In an influential paper published by the Network for Excellence in Health Innovation (NEHI) in 2015, RWE is described as ‘a new era for healthcare innovation’. While NEHI recognises that good RWE should come from a range of sources, it is likely that pragmatic trials and well-conducted observational studies will have an increasingly important role in informing future healthcare decision-making. However, there are still many barriers to overcome on the road to routinely using RWE as supportive evidence alongside RCTs as the primary decision-making tool.
One of the big hopes for a brighter post-marketing research future is the increased adoption of advanced digital technologies, such as mobile phone applications and wearable devices. These can collect, store and distribute large volumes of real time patient-reported data at a lower cost than the often burdensome and error prone paper-based alternatives.
Such electronic RWD capture platforms, which can be used on patients’ own devices, are more easily integrated into everyday life and can be used to reduce patient burden and improve compliance. Sponsors can also use these platforms to remotely engage with and monitor patients, and collect standardised RWD in real time from different devices supported by a full audit trail. As the quality of RWD improves via the support of these electronic capture methods, so too will the adoption of RWE in healthcare decision-making, with the patient recognising the ultimate benefit.
Post-marketing research has risen from being the poor relation of clinical research to one that is rapidly becoming the vital tool for assessing product benefits in a real-world clinical setting. In the future, post-marketing clinical research departments need to adapt to the evolving nature of the post-marketing research environment. For example, ensuring generalisability – the degree to which the results from the study population are relevant to the treatment population – is becoming the new imperative and driving new thinking regarding study set-up and site and patient recruitment strategies.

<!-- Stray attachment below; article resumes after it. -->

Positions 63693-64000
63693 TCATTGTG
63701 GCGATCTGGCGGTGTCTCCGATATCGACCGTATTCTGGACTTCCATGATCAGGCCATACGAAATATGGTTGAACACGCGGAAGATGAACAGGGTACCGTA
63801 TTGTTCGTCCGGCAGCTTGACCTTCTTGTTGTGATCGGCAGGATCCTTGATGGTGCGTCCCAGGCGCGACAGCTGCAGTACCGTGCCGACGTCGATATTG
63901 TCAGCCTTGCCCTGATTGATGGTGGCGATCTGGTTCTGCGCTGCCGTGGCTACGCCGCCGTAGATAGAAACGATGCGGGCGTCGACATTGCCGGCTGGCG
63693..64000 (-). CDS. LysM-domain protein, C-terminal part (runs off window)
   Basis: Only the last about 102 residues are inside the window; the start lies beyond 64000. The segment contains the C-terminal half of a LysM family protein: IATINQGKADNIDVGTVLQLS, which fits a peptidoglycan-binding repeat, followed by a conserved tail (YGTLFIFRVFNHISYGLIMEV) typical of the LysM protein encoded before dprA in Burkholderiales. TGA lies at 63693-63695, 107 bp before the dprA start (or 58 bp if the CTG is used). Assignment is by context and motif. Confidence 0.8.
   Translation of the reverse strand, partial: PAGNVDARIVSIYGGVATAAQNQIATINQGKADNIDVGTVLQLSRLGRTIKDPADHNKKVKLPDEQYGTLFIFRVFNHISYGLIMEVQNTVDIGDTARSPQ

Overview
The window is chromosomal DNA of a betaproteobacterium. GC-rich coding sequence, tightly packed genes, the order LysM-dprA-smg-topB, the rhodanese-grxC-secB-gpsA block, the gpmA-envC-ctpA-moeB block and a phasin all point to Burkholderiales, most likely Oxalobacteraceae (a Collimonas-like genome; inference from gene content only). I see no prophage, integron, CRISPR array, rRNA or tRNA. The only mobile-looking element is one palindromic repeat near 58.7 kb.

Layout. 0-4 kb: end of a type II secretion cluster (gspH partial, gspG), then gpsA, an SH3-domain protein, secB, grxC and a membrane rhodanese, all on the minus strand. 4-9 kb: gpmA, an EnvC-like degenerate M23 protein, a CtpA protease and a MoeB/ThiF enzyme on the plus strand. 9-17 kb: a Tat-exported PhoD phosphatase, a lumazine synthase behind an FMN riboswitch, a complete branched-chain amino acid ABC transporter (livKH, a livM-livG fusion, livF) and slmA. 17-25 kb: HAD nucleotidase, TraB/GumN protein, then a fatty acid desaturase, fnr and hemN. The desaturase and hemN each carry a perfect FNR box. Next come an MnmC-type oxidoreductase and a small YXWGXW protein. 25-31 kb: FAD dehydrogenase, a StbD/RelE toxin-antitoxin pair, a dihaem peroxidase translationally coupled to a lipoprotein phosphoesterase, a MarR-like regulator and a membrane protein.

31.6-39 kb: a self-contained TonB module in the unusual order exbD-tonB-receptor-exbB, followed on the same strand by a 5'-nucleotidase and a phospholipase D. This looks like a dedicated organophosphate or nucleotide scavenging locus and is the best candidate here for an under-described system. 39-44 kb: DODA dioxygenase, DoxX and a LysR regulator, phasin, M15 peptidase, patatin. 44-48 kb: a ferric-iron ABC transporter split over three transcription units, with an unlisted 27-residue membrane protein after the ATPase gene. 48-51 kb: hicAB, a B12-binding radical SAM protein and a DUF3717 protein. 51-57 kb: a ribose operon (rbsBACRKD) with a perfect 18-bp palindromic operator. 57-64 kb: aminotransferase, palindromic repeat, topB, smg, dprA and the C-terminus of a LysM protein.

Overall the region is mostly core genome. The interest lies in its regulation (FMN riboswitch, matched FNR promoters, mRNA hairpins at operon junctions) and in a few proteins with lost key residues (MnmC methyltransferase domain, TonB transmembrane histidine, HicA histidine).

Moreover, advances in digital technologies are opening up new possibilities for RWD collection, allowing patients to become increasingly involved in their own healthcare and directly involved in research. This patient-centred approach allows for more holistic RWE-informed healthcare decision-making, bringing the goal of personalised treatment and its healthcare benefits ever closer for individual patients.
Gary Coward is chief operating officer at Synigence Research and Gavin Birchnall is senior solutions consultant at ERT